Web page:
Daniel Heredia peered across rooftops, surveying the derelict satellite dishes and rusty television antennas of Brownsville, Brooklyn. Wearing a motorcycle jacket and boots, he crouched on Andre Cambridge’s roof, trying to see if he had a clear line of sight to the Riverdale Avenue Community School a half-mile off. A large tree was possibly in the way.
Mr. Cambridge, a 28-year-old student who lives with his parents and younger brother in an apartment on the first floor, watched the scene apprehensively. He had been without internet for nine weeks. “Man,” Mr. Heredia said, “you should have told us.” He could have moved up the installation.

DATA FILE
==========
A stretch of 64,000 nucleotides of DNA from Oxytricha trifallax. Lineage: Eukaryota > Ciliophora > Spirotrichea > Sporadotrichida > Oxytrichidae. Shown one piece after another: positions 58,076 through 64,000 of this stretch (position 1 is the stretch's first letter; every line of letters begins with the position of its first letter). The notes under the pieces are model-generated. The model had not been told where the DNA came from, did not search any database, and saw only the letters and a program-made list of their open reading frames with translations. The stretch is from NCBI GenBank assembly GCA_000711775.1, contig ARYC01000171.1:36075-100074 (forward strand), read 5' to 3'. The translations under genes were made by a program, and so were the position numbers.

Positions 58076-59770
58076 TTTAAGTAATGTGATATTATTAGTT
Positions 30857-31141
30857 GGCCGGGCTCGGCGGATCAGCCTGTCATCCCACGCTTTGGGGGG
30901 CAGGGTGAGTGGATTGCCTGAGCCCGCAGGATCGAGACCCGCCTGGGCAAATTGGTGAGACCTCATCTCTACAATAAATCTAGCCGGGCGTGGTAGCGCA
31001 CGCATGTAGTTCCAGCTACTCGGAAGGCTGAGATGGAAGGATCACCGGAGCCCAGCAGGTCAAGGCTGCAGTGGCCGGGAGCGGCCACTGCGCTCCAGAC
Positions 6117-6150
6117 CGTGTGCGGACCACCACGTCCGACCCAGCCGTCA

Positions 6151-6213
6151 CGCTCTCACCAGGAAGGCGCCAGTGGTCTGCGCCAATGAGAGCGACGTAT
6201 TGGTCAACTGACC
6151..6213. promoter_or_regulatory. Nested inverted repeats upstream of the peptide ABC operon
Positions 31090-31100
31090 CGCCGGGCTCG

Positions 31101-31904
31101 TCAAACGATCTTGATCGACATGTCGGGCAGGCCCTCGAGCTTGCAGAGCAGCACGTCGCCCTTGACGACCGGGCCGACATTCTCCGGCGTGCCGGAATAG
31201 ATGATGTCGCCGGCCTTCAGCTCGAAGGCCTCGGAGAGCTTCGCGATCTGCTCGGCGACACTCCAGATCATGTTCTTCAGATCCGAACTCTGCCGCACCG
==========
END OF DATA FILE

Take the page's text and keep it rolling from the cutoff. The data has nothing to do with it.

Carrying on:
Mr. Heredia is a 19-year-old volunteer with NYC Mesh, a nonprofit community Wi-Fi initiative, and he was there to install a router that would bring inexpensive Wi-Fi to the building. Mr. Cambridge’s family said they had become fed up with the take-it-or-leave-it pricing for spotty service that internet providers seem to get away with in this part of Brooklyn.
Photographed for The New York Times with words by Bliss Broyard.
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NYC Mesh, a band of a few dozen tech volunteers, takes on Verizon and the big âÂ€Âœincumbent providers,âÂ€Â with the promise of inexpensive community internet.